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anonymous

  • one year ago

Verify the identity. Show your work. (1 + tan2u)(1 - sin2u) = 1 my answer > cos^2x+sin^2x=1

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  1. anonymous
    • one year ago
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    but my teacher said 6. You can re-write each factor as another trig function squared. 1+tan^2u=(standard identity)? and 1-sin^2u=(standard identity)? Once you do that, the next steps are clear. Please refer to section 5.1 of your text for examples and sample problems.

  2. anonymous
    • one year ago
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    @phi @Vocaloid

  3. freckles
    • one year ago
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    what does 6 mean?

  4. freckles
    • one year ago
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    also do you mean tan^2(u) and sin^2(u) because I see tan(2u) and sin(2u)

  5. freckles
    • one year ago
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    Also are you asking us to refer to section 5.1 of your book?

  6. freckles
    • one year ago
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    I don't see how that is possible.

  7. Loser66
    • one year ago
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    I am with @freckles It must be \((1+tan^2u)(1-sin^2u) =1\)

  8. anonymous
    • one year ago
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    idk yes my book 6 the number of the problem im on and idk what she means '

  9. Nnesha
    • one year ago
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    well you are right cos^2+ sin^2 =1 right ! BUT you need to prove( 1+tan^2 ) (1-sin^2i) equal to 1

  10. anonymous
    • one year ago
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    sohow do i do that

  11. Nnesha
    • one year ago
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    \[\huge\rm (1+\tan^2u)(1-\sin^2u)=1\] show that R.H.S=L.H.S are u familiar with the trig identities you have to apply that :=)

  12. freckles
    • one year ago
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    \[\cos^2(x)+\sin^2(x)=1 \\ \text{ subtract } \sin^2(x) \text{ on both sides } \\ \cos^2(x)=1-\sin^2(x) \\ \text{ hint: now divide both sides of } \cos^2(x)+\sin^2(x)=1 \\ \text{ by } \cos^2(x)\]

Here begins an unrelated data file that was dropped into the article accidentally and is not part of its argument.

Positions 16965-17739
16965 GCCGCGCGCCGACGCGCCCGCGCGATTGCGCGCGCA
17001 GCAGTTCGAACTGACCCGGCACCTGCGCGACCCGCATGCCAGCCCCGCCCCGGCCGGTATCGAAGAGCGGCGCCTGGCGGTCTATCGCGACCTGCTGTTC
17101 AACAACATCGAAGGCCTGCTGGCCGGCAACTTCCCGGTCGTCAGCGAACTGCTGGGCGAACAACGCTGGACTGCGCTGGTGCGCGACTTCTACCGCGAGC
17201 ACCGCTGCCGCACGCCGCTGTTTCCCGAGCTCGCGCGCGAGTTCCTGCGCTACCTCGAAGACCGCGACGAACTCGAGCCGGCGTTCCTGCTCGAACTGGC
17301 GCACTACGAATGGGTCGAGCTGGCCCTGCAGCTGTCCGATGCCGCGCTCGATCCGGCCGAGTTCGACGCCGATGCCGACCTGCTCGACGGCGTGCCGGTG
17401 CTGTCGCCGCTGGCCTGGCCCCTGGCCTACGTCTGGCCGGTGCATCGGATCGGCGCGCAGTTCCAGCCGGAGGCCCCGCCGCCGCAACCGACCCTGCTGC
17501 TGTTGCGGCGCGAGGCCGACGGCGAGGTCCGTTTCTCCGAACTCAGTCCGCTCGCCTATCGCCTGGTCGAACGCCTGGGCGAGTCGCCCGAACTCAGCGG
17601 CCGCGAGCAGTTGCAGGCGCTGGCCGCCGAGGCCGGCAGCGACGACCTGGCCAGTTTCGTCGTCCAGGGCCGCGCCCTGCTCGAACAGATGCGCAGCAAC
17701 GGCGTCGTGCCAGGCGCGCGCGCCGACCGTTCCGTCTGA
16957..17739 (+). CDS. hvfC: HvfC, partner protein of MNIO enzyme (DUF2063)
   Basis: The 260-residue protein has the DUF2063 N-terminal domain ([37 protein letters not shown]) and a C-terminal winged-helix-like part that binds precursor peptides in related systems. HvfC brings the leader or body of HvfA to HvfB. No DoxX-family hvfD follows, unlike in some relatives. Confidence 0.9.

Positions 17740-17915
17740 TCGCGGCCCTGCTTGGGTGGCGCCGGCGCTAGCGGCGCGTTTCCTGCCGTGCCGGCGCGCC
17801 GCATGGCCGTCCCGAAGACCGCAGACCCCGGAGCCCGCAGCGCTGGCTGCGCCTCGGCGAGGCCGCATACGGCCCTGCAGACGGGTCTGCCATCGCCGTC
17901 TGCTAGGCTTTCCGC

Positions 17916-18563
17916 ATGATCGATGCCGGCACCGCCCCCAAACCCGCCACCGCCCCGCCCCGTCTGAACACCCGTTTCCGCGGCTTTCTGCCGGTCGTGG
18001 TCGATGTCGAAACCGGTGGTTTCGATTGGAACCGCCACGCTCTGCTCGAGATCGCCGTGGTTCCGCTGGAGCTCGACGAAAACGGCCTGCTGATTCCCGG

13. freckles
    • one year ago
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    other than that I can't refer to any thing in your book because I don't think I have your book

  14. freckles
    • one year ago
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    but i can help you prove the identity above

  15. anonymous
    • one year ago
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    lol i just need help with it i seriouly dont know what else to do

  16. freckles
    • one year ago
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    try to see if you can follow what I said above

  17. freckles
    • one year ago
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    divide both sides by cos^2(x) of the identity I spoke about just now and tell me what you have

  18. anonymous
    • one year ago
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    i have sin= 1 right idk im horrible at math

  19. freckles
    • one year ago
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    Did you try to divide both sides of cos^2(x)+sin^2(x)=1 by cos^2(x)?

  20. anonymous
    • one year ago
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    yes

  21. freckles
    • one year ago
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    so do you know what cos^2(x)/cos^2(x)=? or what sin^2(x)/cos^2(x)=? or what 1/cos^2(x)=?

  22. anonymous
    • one year ago
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    how did you gwt all that

  23. freckles
    • one year ago
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    Well I asked you to divide both sides of cos^2(x)+sin^2(x)=1 by cos^2(x)

  24. freckles
    • one year ago
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    \[\frac{\cos^2(x)+\sin^2(x)}{\cos^2(x)}=\frac{1}{cos^2(x)}\]

  25. anonymous
    • one year ago
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    ohhh i did it way wrong

  26. freckles
    • one year ago
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    \[\frac{\cos^2(x)}{\cos^2(x)}+\frac{\sin^2(x)}{\cos^2(x)}=\frac{1}{\cos^2(x)}\]

  27. freckles
    • one year ago
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    cos^2(x)/cos^2(x)=1 sin^2(x)/cos^2(x)=tan^2(x) 1/cos^2(x)=sec^2(x)`

  28. freckles
    • one year ago
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    though you could just leave it as 1+tan^2(x)=1/cos^2(x) if you want

  29. freckles
    • one year ago
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    now plug in both of those results we got from the Pythagorean identity

  30. Loser66
    • one year ago
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    \(1+tan^2u = sec^2 u =\dfrac{1}{cos^2u}\\1-sin^2 u = cos^2u\\hence,(1+tan^2u)(1-sin^2u)= \dfrac{1}{\cancel{cos^2u}}*\cancel{cos^2u}=1\)

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